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Thousands of dead carp foul up Lake Mohave beaches

Fish pose a threat to travelers’ sense of smell, but not their health, park officials say


Arizona Game and Fish

Thousands of dead carp are washing up along the shores of Lake Mohave.

Updated Friday, May 22, 2009 | 4:37 p.m.

Click to enlarge photo

Thousands of dead carp are washing up along the shores of Lake Mohave.

Lake Mohave

There's something fishy at Lake Mohave.

Park Service officials are warning Memorial Day travelers that thousands of dead carp are washing up on the shores of the lake and a funky odor will be afoot along the beaches as the fish decompose.

Lake Mohave is part of the Lake Mead National Recreation Area. The Colorado River runs through Lake Mead and Lake Mohave, which is south of the Hoover Dam.

The Park Service said no concentrations of the dead fish have appeared at Lake Mead.

Lake Mead National Recreation Area spokesman Andrew Munoz said the there aren't health concerns for humans from the dead fish. Specimens have been sent away for testing, but results won't be available until next week, he said.

Wildlife officials suspect a carp-specific virus or disease is to blame because no other species of dead fish have washed up on shore, he said.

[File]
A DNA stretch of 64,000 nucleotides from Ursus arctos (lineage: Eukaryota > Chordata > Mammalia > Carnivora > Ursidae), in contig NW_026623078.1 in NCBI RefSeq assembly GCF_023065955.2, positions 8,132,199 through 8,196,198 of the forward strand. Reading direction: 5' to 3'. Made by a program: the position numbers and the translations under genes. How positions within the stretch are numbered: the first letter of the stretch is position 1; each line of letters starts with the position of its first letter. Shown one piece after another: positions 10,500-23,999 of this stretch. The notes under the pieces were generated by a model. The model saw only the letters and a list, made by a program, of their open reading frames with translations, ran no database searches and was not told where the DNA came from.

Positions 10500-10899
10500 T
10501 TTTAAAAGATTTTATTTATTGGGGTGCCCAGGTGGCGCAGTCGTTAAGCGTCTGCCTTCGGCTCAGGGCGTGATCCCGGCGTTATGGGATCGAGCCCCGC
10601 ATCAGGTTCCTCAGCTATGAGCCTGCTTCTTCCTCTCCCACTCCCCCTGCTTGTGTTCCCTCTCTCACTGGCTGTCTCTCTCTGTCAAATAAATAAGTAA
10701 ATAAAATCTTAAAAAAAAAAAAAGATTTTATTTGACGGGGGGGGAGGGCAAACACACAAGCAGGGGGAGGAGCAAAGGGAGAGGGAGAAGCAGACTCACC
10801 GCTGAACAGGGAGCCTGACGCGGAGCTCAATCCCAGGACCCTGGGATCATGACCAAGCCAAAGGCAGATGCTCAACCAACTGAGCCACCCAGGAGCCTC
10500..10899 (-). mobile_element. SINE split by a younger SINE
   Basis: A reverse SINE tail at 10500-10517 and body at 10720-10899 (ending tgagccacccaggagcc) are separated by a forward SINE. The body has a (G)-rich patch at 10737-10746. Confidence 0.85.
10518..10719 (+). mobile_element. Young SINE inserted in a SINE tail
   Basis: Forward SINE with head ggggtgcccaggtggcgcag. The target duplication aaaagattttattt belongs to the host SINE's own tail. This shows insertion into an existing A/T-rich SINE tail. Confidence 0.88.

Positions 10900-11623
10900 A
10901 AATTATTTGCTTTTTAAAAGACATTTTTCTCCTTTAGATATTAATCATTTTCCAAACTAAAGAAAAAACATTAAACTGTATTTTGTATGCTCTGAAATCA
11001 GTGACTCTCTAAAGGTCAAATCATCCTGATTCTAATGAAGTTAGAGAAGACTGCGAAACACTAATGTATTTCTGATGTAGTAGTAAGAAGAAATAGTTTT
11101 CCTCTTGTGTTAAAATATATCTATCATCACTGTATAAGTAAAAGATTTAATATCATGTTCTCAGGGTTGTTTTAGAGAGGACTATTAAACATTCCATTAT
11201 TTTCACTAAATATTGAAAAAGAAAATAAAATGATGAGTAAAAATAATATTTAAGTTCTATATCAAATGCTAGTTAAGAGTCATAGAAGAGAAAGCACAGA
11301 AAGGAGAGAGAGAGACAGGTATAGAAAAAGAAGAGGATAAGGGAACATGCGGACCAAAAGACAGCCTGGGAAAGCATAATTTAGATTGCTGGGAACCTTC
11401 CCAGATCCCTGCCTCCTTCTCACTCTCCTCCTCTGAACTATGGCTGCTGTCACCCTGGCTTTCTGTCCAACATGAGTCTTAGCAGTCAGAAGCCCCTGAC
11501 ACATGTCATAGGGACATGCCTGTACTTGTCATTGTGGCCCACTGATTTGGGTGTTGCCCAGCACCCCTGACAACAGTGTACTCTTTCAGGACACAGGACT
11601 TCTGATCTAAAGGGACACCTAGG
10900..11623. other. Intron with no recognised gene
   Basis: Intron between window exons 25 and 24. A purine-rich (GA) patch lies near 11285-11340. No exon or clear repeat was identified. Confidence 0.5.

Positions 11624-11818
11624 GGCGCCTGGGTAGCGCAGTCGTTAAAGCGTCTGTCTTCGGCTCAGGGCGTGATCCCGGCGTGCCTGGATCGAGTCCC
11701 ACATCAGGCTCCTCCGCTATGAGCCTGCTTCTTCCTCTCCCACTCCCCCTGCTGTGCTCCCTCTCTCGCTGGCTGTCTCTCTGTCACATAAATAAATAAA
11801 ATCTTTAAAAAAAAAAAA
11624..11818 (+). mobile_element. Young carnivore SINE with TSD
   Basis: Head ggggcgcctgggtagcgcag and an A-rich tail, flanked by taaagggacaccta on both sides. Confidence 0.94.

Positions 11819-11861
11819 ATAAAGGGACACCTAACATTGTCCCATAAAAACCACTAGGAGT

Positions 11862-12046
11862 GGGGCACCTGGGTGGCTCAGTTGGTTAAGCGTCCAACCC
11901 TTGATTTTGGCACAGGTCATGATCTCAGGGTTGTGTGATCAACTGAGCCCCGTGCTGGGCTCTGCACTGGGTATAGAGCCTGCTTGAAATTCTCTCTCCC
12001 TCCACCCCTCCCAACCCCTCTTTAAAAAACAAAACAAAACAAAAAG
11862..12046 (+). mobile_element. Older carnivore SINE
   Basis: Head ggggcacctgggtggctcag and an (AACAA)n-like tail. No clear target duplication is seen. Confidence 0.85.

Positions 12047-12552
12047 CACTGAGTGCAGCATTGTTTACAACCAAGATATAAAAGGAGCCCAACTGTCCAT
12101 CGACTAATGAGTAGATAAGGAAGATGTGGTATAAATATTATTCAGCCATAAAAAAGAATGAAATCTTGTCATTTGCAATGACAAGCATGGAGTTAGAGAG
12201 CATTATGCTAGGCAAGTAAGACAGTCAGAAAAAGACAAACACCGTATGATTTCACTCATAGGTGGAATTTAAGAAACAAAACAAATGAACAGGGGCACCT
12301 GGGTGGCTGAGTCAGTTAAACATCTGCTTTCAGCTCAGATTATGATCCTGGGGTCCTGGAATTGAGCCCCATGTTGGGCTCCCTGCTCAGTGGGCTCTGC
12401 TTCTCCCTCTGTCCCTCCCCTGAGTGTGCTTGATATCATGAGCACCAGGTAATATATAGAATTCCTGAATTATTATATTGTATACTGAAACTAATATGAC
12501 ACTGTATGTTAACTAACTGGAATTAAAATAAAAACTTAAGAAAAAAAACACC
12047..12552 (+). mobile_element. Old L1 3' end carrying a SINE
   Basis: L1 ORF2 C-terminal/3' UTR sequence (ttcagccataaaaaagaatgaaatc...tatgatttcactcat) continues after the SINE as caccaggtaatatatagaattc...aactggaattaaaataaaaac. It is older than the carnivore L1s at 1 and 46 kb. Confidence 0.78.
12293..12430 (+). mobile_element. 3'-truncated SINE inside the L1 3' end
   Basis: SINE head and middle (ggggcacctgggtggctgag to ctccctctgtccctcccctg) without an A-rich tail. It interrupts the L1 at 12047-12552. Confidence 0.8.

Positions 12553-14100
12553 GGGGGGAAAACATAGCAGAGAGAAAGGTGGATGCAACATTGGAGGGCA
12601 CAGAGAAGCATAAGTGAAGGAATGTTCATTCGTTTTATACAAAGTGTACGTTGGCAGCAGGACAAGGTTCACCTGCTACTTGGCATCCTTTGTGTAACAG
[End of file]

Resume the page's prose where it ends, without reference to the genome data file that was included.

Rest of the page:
He advised visitors avoid high concentrations of dead fish and not to handle the carcasses because rotting flesh could pose a health threat.

As for the smell, there's not much that can be done, he said.

"In areas of high concentration of the dead fish, there will be an ... unwelcoming smell," he said. "The smell is uncontrollable and it's not feasible for us to start removing fish from the beach."

The National Parks system's policy is to "keep wild things wild" and to allow the natural process to take effect, so no cleanup is planned unless the fish are found to present a danger, Munoz said.

Boaters and those participating in recreation away from the shoreline shouldn't be affected by the odorous carp, he said.

Last year, Lake Mead saw a carp die-off in the Overton Beach area likely because of low oxygen levels, he said.

The National Park Service says the die-off has had a minimal effect on marinas and tours, and that the water is safe for swimming.

By Friday, the odor was no longer detectable in some areas, the Park Service said.

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